Maddie held in a gasp.  She lived in a castle everybody thought haunted.  She dealt with angry American customers.  She had learned to respond to everything with an expression of closed of disinterest, and she forced that now.

    “Who are you?” she asked.

    The flame moved from the face, and for the first time, Maddie realized that it came from the girl’s hand.  And it was a girl. Long, matted hair in the shadows, her figure just barely discernable at times through the flicker of flame and shadow.  The hand that held the flame…Maddie blinked, but know, the flame had no source.  Just the hand.

    The girl held up an arm to show that it was shackled.  “The key is just behind that stone,” she said, nodding to something behind Maddie.  “You can see it.  It’s carved with the image of a key and a flame.  They thought it would be funny, see.”

    “Who thought what would be funny?”

    Maddie found the brick.  She dug at the mortar with her fingernails, pulled the brick out.  An old key sat behind it.

    “Please.  Hurry,” the girl said.

    Maddie shrugged.  She unlocked the girl from her chains, and the girl sighed a sigh of relief that sounded like it took all the air in her lungs.  Then she rushed forward and wrapped her arms around Maddie.  Her body was warm for being stuck in this dank area, warm and pleasant.

    “Thank you,” she said, the flame getting brighter to light them both.  “Thank you.”

    The flame whooshed large, brighter, hotter.

    The world went up in flame.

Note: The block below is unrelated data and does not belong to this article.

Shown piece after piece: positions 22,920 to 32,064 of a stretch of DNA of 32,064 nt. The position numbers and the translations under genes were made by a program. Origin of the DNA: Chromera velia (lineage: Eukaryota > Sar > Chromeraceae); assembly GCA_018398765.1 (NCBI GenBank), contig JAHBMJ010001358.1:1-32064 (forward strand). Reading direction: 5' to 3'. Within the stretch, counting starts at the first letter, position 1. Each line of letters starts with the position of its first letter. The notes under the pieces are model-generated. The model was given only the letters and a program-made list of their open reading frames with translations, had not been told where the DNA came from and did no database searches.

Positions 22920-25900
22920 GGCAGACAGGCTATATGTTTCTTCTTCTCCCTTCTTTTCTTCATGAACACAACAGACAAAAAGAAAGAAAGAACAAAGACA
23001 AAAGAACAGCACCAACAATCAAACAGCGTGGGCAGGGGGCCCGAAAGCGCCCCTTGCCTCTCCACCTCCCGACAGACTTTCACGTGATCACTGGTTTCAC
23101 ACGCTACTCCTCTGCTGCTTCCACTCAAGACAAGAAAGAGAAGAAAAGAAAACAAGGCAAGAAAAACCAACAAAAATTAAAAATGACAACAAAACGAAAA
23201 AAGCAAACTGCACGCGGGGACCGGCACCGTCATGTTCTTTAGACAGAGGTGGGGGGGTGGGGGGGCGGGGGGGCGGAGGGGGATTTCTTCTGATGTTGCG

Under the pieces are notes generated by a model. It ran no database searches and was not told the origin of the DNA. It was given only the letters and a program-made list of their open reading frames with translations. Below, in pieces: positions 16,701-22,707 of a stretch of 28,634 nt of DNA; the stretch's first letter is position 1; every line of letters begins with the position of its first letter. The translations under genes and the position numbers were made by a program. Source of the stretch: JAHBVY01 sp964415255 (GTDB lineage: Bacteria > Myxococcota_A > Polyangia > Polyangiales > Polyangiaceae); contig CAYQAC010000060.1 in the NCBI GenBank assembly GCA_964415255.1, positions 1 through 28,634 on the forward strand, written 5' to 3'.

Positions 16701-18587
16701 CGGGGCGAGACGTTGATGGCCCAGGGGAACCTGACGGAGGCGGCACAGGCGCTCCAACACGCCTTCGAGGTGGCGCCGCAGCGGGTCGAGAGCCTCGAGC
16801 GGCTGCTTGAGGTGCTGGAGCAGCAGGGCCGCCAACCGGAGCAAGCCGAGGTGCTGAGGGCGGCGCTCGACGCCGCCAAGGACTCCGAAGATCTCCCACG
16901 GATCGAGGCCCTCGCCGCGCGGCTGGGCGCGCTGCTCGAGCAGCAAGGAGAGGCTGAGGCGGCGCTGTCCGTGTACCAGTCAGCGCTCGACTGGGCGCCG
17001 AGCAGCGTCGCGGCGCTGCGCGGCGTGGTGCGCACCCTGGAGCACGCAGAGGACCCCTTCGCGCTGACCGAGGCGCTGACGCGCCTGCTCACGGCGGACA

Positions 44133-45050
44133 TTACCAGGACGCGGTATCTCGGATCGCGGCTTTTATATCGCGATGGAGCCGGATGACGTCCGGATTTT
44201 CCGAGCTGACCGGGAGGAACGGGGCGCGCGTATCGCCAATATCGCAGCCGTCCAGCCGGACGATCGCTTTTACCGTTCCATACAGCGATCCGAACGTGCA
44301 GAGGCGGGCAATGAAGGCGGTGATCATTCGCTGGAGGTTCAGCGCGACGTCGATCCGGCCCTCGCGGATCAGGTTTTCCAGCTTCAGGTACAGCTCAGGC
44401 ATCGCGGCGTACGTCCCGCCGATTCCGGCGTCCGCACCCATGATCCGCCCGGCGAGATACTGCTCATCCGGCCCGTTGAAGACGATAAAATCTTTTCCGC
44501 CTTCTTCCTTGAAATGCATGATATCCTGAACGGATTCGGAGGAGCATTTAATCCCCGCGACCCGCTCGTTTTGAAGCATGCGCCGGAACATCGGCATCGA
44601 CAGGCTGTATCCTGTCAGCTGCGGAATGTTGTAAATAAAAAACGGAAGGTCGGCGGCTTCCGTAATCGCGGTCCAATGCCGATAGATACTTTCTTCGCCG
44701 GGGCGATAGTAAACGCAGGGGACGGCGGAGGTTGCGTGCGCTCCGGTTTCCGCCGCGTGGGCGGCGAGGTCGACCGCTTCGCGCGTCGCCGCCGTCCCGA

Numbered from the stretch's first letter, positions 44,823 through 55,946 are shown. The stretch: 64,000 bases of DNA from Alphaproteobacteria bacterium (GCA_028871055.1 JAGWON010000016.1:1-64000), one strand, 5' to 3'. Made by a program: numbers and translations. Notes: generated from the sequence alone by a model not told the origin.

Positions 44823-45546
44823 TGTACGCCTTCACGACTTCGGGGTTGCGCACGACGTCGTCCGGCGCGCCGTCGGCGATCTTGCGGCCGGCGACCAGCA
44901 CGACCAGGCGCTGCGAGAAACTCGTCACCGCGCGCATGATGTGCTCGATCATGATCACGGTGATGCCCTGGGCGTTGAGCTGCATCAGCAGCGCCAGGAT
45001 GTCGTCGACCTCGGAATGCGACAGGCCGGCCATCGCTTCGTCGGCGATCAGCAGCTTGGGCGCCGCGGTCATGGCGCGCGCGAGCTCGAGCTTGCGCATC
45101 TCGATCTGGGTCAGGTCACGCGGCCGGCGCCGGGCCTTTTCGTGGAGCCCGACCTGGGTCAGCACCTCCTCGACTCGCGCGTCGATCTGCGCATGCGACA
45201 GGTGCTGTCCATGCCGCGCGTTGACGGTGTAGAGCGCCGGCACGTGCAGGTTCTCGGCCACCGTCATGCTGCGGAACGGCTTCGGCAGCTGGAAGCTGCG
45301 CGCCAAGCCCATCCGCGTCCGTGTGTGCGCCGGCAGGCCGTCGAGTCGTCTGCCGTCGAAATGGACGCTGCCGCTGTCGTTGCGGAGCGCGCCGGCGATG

DK: This has probably my favorite buildup of the four.  I really enjoyed Maddie as a character; she has a developed perspective and a nice blend of curiosity and world-weariness.  I also like how this one’s take on the prompt leads it to a modernized haunted-house “resort” sort of setting without really beating the reader over the head with it.  I felt like the ending, while sharp and startling, was almost too abrupt for the weight of the buildup that preceded it, but there’s obviously a whole lot I really liked here, and that outweighed the ending ultimately in my mind.  GOLD

DG – I had a feeling it was a bad idea to unlock her chains.  For some reason I want to give the fire-girl the benefit of the doubt.  Perhaps it’s the sadism of her original captors hiding the key right there, that makes me see her maybe as a little less of a monster.  Maybe I’m overthinking it since I only have four stories to read.   SILVER


Tallying up those medal points

Melissa – 8
Brian – 6
Margaret – 4
Annette – 0

Margaret and Annette take their leave of us here.  Really solid season from both ladies.  We should take a moment and acknowledge their good work.

Enough about them.  The semi-finalists in alphabetical order are Christina, Bret, Brian, and Melissa.  They have until Thursday, January 9 at 8 PM to concoct a story in 653 words or less inspired by the following image.